The country’s inflation rate has not risen above 100 percent in more than three decades as the value of Argentina’s currency plummets.
Inflation in the South American country of Argentina has risen above 100 percent for the first time since 1991, according to the government’s latest consumer price index.
This has been announced by the National Institute of Statistics and Census (INDEC). February report on Tuesday, setting Argentina’s annual inflation rate at 102.5 percent as the country continues to suffer one of its worst economic crises in decades.
Inflation rose 6.6 percent in February alone, with food and beverages identified as the most affected category. INDEC attributed the 9.8 percent increase in food costs to high prices for meat, dairy and egg products.
The latest inflationary jump comes as Argentina struggles with a historic drought, the worst in nearly 60 years, and wildfires in areas such as the northern province of Corrientes.
The country is a leading exporter of soybeans, alongside the United States and Brazil, as well as other agricultural products such as corn, wheat and other grains.
But with crop failures in Argentina’s fertile grasslands known as the Pampas, industry experts have lowered the country’s expected agricultural yields to levels not seen since the turn of the century. Since May 2022, the country has been plagued by high temperatures, believed to be caused by climate change.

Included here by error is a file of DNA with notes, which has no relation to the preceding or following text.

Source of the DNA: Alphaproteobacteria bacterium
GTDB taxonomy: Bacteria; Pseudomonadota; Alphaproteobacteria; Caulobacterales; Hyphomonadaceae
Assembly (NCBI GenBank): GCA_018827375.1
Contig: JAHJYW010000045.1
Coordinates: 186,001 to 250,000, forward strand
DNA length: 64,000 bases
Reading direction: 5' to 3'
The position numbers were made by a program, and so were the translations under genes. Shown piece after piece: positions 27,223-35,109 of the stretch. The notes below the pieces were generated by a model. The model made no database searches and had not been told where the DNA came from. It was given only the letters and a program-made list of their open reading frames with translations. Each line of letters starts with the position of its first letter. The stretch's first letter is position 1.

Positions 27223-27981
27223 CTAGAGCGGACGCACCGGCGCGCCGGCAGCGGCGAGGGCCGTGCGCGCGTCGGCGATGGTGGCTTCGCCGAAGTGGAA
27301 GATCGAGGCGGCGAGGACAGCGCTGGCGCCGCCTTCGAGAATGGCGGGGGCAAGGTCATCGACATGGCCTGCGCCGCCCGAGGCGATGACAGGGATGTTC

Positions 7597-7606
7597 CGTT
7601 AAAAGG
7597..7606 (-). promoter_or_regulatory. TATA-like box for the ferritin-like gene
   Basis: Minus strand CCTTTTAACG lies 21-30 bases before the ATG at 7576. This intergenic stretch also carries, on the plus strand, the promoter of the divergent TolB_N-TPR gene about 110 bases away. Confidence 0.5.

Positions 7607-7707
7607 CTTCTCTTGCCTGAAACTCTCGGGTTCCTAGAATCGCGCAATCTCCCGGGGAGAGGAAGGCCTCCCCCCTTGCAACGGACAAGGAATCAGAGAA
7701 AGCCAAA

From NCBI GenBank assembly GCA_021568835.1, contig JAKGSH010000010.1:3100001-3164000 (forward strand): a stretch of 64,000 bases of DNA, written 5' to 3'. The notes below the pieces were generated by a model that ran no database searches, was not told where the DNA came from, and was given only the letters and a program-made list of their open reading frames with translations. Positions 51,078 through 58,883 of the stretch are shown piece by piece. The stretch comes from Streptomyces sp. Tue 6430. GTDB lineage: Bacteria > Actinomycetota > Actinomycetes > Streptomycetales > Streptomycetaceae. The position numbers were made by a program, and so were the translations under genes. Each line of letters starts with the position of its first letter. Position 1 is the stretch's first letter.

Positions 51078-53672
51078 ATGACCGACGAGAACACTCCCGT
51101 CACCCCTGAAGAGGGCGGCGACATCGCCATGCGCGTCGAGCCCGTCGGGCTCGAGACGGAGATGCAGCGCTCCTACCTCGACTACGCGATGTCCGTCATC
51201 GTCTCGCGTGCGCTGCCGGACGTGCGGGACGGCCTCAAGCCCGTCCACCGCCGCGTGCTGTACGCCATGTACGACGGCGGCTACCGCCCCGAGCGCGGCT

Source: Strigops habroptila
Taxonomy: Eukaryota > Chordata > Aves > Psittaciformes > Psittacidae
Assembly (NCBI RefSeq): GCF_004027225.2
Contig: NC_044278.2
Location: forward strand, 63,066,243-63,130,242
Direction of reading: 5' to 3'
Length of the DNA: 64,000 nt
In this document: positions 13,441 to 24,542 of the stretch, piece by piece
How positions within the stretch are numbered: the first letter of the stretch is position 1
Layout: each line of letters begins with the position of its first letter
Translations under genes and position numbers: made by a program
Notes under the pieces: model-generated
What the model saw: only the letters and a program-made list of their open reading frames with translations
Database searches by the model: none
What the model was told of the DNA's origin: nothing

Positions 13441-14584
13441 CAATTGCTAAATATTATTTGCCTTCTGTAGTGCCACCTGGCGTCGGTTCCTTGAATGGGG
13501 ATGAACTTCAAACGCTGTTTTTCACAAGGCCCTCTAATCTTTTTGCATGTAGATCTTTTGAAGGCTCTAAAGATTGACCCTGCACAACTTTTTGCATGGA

Argentina has the second largest economy in South America. But for much of the last century, the market was notoriously volatile, with a debt crisis in the 1980s fueling chronic hyperinflation throughout that decade.
The inflation crisis peaked in 1989 with over 3,000 percent at certain points.
Struggling with its burgeoning international debt, Argentina struck a controversial deal with the International Monetary Fund (IMF) in 2018 for more than $57 billion in credit – the largest loan package in the fund’s history.
But inflation has risen since 2018 and the country is struggling to keep up with its repayment plan. In 2022, a new $44 billion loan deal was reached with the IMF, replacing the 2018 plan.
On Monday, the IMF announced it had reached a “personnel-level agreement” to ease the country’s economic targets under the new debt plan, citing “the challenges of an increasingly severe drought”.
Speaking to Reuters news agency, shoppers on the outskirts of the capital Buenos Aires expressed frustration at Argentina’s economic problems and the toll it was taking on their living costs.
‘There’s just nothing left. There’s no money. People have nothing, so how do they buy?” said Irene Devita, a 74-year-old retiree who does grocery shopping.
She told Reuters she was recently forced to cancel a planned tomato purchase because food costs were beyond her means.
Another client, 50-year-old Patricia Quiroga, expressed her frustration with politicians’ apparent inability to curb inflation.
“I’m tired, tired, just tired of all this, of the politicians fighting while the people are starving,” she told Reuters. “This can’t go on like this any longer.”
Argentina will hold general elections in October, including for the presidency.